The U.S. alliance with Japan is ‘rock solid,’ the chairman said, and Japanese and American service members are very close. “We train together. We have interoperable standards. We do a wide variety of exercises. We have engagements and meetings. We have similar standard operating procedures,” the general said.
The Japan Self-Defense Force and the U.S. military work together in all areas of warfare, including space and cyber — the two newest domains.
The U.S. has about 56,000 service members based in Japan, and those forces aid in the defense of the nation. “We are committed to the mutual defense of both our countries’ national interests in East Asia,” Milley said.
The position in Japan serves both countries well, defense officials have said. The U.S. has the capability to project power overseas from the continental United States, they’ve noted, but it is much more effective and efficient to be closer to the scene. Troops forward-deployed in Asia are more easily deployed and sustained.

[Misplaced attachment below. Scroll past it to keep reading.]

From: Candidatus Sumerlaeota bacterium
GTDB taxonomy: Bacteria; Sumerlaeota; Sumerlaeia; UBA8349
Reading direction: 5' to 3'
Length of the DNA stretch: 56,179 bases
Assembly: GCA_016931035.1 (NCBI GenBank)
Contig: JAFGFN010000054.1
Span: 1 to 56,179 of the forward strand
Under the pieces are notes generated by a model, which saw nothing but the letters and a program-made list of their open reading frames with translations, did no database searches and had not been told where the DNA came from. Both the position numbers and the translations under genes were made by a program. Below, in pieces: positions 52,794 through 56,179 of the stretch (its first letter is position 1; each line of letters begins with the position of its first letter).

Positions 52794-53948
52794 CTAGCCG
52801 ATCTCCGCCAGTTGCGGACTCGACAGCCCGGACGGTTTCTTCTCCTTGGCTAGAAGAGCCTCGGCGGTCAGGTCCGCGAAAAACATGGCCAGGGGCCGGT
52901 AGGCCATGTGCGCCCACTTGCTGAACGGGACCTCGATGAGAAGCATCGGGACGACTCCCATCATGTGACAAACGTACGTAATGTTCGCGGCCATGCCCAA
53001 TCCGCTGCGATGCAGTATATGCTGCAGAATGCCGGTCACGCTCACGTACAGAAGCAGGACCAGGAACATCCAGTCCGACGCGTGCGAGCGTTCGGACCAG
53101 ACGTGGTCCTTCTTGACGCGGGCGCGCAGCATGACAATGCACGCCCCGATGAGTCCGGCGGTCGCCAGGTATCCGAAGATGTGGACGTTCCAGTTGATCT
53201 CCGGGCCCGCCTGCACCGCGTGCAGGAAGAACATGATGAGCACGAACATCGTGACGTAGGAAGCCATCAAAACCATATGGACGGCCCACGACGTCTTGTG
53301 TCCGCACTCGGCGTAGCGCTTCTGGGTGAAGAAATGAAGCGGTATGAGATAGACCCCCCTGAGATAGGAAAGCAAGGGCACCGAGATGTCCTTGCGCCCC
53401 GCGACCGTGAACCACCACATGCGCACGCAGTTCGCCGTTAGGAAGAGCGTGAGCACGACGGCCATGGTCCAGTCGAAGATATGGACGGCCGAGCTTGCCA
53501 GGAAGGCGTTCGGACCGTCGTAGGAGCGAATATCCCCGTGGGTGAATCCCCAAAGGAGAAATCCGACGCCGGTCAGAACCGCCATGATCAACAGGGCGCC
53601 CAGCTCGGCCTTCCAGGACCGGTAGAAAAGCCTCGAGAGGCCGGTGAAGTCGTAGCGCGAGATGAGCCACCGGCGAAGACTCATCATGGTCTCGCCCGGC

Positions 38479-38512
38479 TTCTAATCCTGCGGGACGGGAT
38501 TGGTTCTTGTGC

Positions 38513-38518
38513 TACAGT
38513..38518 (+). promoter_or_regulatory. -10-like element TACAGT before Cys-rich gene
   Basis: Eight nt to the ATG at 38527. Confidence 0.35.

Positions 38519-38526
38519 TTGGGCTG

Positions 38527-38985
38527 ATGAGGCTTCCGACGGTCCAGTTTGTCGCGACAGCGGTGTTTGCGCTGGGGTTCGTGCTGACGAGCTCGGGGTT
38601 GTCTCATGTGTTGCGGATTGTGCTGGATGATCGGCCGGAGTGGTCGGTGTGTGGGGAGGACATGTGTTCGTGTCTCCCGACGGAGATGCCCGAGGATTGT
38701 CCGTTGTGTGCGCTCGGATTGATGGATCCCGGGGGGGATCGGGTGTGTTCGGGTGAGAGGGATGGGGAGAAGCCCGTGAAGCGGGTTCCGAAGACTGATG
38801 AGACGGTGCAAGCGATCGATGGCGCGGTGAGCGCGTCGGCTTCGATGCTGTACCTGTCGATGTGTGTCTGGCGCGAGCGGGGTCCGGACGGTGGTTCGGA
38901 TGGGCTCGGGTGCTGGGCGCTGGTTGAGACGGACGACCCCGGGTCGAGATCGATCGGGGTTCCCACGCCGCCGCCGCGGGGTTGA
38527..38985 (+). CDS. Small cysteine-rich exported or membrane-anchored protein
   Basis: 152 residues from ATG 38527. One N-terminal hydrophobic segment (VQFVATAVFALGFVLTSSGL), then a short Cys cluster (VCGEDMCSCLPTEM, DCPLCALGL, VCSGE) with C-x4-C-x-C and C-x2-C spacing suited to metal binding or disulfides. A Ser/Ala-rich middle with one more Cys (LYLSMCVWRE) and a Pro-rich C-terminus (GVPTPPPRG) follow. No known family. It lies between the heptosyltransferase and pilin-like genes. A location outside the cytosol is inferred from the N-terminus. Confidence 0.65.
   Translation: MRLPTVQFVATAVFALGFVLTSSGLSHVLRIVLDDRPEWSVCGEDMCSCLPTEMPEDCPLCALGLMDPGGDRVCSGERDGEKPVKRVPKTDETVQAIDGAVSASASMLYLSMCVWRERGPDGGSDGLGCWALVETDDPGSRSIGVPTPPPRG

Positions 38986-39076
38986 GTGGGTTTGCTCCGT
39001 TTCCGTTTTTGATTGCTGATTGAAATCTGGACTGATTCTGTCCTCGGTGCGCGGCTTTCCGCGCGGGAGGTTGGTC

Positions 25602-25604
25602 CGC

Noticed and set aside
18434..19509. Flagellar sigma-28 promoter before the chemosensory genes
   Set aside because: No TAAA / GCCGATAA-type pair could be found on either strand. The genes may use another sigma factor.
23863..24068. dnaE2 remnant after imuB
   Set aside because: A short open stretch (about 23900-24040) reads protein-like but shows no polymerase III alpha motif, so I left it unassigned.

“So, for our ships and planes and troops to operate in any region of the world, it very, very much helps to have bases and overflight rights and have friends and allies in the region that can facilitate U.S. military operations,” Milley said.
One of the challenges with forward-basing U.S. forces is readiness, he said, due to restrictions on the available types of training. The general said he broached the subject with his Japanese counterparts during this visit.
“I would also say that constraints and restraints on military training [are] not unique to Japan,” he noted. “It exists in Korea, it exists in Germany, it exists in the continental United States. Things like environmental issues, issues with the neighboring communities and towns of various military bases.”